The Killing Season
The Killing Season is an interesting documentary series because it does what Joshua Zeman and Rachel Mills have done before. They start with one focus and then start to follow beyond just what we know and explore what it means in different ways. In Cropsey, they attempted to discuss the idea of a local Urban Legend and its ties to an actual killer. In The Killing Season, they start with the crimes of one (possibly two) serial killers and then go from there to discuss the insane problem we have in this country with active serial killers and how little we are doing about it based on the victims (primarily sex workers). I like this about them. What I don’t like is that each new crime/series of crimes they move to does not get enough coverage.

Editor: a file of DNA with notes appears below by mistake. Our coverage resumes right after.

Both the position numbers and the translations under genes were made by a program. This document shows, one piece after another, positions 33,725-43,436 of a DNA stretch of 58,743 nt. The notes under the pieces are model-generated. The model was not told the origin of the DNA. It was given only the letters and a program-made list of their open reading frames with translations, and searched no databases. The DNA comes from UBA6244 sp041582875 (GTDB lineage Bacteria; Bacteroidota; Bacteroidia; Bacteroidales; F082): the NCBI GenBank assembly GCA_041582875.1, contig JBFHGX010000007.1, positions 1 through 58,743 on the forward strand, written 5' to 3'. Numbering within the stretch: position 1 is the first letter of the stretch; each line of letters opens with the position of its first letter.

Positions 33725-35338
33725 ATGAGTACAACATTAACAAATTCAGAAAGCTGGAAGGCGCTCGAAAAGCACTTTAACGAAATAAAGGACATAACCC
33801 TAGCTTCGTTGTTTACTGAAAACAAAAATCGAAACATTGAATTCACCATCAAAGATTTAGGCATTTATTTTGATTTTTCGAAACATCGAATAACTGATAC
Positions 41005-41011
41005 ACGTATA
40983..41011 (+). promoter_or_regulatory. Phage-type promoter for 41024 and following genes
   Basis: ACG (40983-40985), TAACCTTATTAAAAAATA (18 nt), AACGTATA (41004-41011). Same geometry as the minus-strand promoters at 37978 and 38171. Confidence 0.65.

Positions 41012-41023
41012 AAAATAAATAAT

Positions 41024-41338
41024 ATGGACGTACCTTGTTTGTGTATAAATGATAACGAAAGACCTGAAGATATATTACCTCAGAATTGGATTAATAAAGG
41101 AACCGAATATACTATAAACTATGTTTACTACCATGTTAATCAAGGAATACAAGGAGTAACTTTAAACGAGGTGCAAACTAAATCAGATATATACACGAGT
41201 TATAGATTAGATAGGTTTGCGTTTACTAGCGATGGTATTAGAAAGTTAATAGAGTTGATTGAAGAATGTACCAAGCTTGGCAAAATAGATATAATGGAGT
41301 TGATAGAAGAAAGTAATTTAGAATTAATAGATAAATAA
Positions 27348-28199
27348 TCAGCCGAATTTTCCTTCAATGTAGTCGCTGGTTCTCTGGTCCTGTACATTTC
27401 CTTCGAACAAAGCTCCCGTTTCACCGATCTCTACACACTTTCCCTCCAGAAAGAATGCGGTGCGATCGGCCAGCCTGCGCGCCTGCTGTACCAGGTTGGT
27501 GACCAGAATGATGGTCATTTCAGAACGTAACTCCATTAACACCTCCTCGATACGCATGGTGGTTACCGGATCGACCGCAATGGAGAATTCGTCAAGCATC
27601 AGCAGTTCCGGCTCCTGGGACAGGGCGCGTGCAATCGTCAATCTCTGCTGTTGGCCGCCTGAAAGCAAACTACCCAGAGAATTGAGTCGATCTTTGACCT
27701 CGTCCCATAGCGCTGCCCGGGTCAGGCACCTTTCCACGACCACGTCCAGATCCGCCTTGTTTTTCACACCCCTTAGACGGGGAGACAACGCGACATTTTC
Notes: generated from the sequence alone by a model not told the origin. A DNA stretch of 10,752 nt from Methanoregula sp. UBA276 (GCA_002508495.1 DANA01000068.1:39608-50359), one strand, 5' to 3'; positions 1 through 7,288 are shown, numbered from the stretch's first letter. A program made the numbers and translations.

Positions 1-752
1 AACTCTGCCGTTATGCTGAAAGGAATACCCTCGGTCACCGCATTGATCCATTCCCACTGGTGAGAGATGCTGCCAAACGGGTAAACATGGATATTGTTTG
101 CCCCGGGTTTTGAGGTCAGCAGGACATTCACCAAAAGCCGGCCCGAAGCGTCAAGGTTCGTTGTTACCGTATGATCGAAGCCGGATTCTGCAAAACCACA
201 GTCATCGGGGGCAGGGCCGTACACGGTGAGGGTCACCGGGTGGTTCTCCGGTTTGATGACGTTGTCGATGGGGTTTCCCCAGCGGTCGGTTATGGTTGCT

I was particularly interested in the New Mexico episode but then felt disappointed to see how many doors they opened but did not explore fully. It’s a problem with the entire series, not just that one episode. They open up the viewer to a lot of questions and crimes that we aren’t aware of but then don’t explore it deeply enough, in my opinion. In all honesty, The Killing Season just with what they cover could probably have been twice as long and still felt lacking. Not because they didn’t do the work (they did) but because they are attempting to cover so much in such a short time.
I still like the series, but I hope that if Joshua and Rachel team up again it’s for a more extended project.
I am including the whole series even though not all of the episodes are True Crime, it’s a documentary series that covers a wide range of subjects, True Crime being among them. Still, it is a consistently good series with a few True Crime episodes to pick from. If you have Netflix (US), you can currently stream both Oklahoma City and Ruby Ridge, which would be two that I would highly recommend.